Property insurance under threat in harsh land expropriation climate
Insurers do not cover legal expropriation done in accordance with a country’s laws
Companies and individuals in SA may find it harder to insure their properties in future as the risk of expropriation without compensation is becoming a real threat for insurers, an insurance expert said on Thursday.
Insurers normally cover the risk of expropriation if it occurs through a series of cumulative acts by the government that eventually diminish the value of a person’s property. But they do not cover legal expropriation done in accordance with a country’s laws.
President Cyril Ramaphosa announced in July that the ANC will seek to change the constitution to explicitly allow for land expropriation without compensation.
"The risk goes up. The chances of expropriation happening have become greater and I think there’s a problem. It becomes more difficult to insure," said Norton Rose Fulbright consultant Michael Chronis at an insurance seminar.
"The only chance that an insurer will have on the litigatory action will be if the law was breached and the expropriation was not done lawfully. But where it is a legal expropriation, there can be no recovery. I don’t think that in that situation insurers will want to cover that risk."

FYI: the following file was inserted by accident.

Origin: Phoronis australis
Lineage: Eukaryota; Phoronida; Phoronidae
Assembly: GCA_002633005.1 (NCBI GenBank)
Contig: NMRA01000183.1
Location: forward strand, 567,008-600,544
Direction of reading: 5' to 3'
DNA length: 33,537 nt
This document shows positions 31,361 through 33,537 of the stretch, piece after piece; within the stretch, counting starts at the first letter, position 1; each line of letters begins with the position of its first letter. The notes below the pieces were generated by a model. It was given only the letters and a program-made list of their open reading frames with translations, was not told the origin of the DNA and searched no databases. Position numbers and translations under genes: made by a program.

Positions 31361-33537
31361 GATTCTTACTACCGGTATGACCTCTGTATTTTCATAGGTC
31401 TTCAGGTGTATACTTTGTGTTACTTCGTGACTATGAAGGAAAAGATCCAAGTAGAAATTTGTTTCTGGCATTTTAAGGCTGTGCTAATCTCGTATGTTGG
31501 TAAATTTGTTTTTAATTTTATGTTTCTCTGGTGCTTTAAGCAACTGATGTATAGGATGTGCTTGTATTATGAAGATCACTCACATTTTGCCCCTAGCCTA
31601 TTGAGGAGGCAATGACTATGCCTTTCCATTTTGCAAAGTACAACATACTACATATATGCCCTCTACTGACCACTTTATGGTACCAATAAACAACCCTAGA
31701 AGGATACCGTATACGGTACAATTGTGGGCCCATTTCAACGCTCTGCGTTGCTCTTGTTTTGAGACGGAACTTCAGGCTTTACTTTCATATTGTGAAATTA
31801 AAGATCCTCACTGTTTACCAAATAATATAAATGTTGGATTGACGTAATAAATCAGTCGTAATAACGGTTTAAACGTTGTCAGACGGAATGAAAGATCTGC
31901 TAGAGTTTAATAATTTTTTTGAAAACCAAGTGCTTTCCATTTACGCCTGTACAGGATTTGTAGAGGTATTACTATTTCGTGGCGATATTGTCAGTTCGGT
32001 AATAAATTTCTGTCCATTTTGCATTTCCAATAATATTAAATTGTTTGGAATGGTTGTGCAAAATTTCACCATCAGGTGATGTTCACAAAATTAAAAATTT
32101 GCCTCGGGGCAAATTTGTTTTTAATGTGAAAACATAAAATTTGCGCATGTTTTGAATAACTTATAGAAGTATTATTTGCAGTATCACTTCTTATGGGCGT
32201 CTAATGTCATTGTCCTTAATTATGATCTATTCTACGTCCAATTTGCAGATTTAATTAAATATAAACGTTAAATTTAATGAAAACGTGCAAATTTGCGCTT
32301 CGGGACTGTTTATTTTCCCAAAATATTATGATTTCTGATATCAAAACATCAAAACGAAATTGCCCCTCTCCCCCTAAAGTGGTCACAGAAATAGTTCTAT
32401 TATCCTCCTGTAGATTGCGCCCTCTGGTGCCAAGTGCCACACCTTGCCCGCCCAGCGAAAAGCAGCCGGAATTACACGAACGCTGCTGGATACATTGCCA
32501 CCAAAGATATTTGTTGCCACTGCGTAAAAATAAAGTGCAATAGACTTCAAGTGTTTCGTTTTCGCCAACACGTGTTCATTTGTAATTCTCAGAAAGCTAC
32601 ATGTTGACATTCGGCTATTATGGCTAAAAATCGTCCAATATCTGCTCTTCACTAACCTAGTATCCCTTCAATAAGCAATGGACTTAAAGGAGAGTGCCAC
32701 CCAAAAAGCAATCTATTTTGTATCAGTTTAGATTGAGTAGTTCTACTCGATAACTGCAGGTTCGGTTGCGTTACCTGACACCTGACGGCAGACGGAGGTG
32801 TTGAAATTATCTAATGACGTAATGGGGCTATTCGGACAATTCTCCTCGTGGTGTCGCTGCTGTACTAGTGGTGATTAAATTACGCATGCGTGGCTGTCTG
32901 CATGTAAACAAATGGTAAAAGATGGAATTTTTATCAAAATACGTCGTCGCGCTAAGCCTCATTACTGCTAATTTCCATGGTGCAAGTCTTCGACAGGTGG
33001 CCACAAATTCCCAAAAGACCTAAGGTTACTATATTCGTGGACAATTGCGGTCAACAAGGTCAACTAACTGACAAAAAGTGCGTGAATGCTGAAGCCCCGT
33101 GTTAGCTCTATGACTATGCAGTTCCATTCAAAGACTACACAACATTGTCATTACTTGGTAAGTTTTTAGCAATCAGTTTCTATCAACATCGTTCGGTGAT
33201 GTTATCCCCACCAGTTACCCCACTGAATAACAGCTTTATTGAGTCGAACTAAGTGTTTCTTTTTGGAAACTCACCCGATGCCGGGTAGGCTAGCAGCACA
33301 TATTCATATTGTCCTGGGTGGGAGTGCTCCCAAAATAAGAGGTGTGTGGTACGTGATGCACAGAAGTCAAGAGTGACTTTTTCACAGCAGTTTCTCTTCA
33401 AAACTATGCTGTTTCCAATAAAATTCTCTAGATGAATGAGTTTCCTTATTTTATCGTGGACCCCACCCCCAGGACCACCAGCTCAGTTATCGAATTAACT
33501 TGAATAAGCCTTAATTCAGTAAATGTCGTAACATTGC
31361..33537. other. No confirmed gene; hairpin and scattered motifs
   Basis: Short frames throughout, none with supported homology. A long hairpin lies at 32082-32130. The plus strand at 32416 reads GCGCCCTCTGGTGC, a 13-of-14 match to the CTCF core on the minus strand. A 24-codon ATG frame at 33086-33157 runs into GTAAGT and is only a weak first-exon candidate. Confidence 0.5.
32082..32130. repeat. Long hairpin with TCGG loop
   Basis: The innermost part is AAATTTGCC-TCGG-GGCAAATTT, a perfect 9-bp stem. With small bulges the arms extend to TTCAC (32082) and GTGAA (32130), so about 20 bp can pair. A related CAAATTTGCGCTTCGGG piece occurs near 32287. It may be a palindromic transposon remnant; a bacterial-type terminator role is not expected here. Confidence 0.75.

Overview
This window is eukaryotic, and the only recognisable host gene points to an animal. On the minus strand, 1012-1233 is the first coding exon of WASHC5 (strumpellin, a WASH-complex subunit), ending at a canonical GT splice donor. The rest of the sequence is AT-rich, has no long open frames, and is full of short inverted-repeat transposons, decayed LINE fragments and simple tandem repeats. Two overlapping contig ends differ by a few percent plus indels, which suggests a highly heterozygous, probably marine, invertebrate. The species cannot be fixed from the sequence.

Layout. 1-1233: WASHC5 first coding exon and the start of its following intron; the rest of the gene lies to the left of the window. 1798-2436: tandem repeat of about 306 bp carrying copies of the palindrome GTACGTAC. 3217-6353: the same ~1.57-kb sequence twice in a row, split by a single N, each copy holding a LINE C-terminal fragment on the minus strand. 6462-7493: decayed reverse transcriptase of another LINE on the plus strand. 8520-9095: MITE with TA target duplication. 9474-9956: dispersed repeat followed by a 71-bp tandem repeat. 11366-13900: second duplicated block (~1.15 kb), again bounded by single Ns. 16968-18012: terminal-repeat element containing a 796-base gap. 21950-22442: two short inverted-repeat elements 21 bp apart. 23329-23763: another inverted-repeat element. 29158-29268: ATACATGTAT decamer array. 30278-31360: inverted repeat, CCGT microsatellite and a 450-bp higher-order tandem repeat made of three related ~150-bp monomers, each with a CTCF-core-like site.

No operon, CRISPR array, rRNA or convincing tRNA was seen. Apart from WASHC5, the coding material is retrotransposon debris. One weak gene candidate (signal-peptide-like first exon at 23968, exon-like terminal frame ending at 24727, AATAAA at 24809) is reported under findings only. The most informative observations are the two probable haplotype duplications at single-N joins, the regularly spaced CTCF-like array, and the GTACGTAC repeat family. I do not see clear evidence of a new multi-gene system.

For international companies, insurers may be able to take a country’s government to court for compensation if they can prove the government reduced the value of their investments and land over the years through a series of small acts.
Chronis said this indirect expropriation is insurable through the World Bank’s multilateral investment guarantee agency. The agency will intervene together with the World Bank where "creeping" expropriation is evident and take the matter to court.
The agency has in the past recovered a number of investments that were seized by African governments.
Examples include a family of Swiss-German investors who successfully sued the Zimbabwean government for $240m for the land that was taken away from them.
However, the Zimbabwean government is appealing against the decision.